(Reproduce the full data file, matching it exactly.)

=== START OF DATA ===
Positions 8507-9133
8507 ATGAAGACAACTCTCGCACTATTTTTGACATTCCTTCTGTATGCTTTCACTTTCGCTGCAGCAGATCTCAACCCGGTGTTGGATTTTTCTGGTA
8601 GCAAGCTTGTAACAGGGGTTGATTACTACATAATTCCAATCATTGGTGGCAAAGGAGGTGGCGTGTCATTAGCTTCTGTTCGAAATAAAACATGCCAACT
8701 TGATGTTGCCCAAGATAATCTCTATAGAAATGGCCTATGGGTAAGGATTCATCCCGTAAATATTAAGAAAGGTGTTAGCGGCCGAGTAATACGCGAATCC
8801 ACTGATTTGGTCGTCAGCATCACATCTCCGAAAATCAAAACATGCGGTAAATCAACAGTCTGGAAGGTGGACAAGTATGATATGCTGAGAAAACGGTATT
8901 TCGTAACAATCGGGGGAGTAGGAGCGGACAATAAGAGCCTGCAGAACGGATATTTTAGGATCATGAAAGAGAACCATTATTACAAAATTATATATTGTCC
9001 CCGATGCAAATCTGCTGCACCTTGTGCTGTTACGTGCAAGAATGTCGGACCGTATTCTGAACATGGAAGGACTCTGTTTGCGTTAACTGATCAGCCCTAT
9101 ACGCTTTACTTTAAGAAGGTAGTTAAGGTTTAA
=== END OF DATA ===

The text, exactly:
Positions 8507-9133
8507 ATGAAGACAACTCTCGCACTATTTTTGACATTCCTTCTGTATGCTTTCACTTTCGCTGCAGCAGATCTCAACCCGGTGTTGGATTTTTCTGGTA
8601 GCAAGCTTGTAACAGGGGTTGATTACTACATAATTCCAATCATTGGTGGCAAAGGAGGTGGCGTGTCATTAGCTTCTGTTCGAAATAAAACATGCCAACT
8701 TGATGTTGCCCAAGATAATCTCTATAGAAATGGCCTATGGGTAAGGATTCATCCCGTAAATATTAAGAAAGGTGTTAGCGGCCGAGTAATACGCGAATCC
8801 ACTGATTTGGTCGTCAGCATCACATCTCCGAAAATCAAAACATGCGGTAAATCAACAGTCTGGAAGGTGGACAAGTATGATATGCTGAGAAAACGGTATT
8901 TCGTAACAATCGGGGGAGTAGGAGCGGACAATAAGAGCCTGCAGAACGGATATTTTAGGATCATGAAAGAGAACCATTATTACAAAATTATATATTGTCC
9001 CCGATGCAAATCTGCTGCACCTTGTGCTGTTACGTGCAAGAATGTCGGACCGTATTCTGAACATGGAAGGACTCTGTTTGCGTTAACTGATCAGCCCTAT
9101 ACGCTTTACTTTAAGAAGGTAGTTAAGGTTTAA